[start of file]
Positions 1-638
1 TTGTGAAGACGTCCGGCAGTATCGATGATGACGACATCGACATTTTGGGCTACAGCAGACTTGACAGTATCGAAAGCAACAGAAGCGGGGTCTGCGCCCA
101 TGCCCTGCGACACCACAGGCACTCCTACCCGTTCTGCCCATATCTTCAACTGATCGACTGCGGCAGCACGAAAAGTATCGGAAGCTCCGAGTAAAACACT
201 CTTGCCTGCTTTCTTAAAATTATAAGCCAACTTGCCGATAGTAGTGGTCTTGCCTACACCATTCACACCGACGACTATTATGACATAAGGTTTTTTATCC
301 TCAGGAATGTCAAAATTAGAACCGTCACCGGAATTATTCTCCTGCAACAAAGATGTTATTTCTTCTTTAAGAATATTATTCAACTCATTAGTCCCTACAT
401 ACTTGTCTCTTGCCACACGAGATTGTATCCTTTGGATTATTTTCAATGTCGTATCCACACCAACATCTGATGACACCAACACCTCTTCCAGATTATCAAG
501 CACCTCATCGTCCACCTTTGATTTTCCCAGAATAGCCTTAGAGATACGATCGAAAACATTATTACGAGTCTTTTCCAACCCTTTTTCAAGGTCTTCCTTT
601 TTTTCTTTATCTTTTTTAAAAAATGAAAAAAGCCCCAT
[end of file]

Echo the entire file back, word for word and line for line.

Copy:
Positions 1-638
1 TTGTGAAGACGTCCGGCAGTATCGATGATGACGACATCGACATTTTGGGCTACAGCAGACTTGACAGTATCGAAAGCAACAGAAGCGGGGTCTGCGCCCA
101 TGCCCTGCGACACCACAGGCACTCCTACCCGTTCTGCCCATATCTTCAACTGATCGACTGCGGCAGCACGAAAAGTATCGGAAGCTCCGAGTAAAACACT
201 CTTGCCTGCTTTCTTAAAATTATAAGCCAACTTGCCGATAGTAGTGGTCTTGCCTACACCATTCACACCGACGACTATTATGACATAAGGTTTTTTATCC
301 TCAGGAATGTCAAAATTAGAACCGTCACCGGAATTATTCTCCTGCAACAAAGATGTTATTTCTTCTTTAAGAATATTATTCAACTCATTAGTCCCTACAT
401 ACTTGTCTCTTGCCACACGAGATTGTATCCTTTGGATTATTTTCAATGTCGTATCCACACCAACATCTGATGACACCAACACCTCTTCCAGATTATCAAG
501 CACCTCATCGTCCACCTTTGATTTTCCCAGAATAGCCTTAGAGATACGATCGAAAACATTATTACGAGTCTTTTCCAACCCTTTTTCAAGGTCTTCCTTT
601 TTTTCTTTATCTTTTTTAAAAAATGAAAAAAGCCCCAT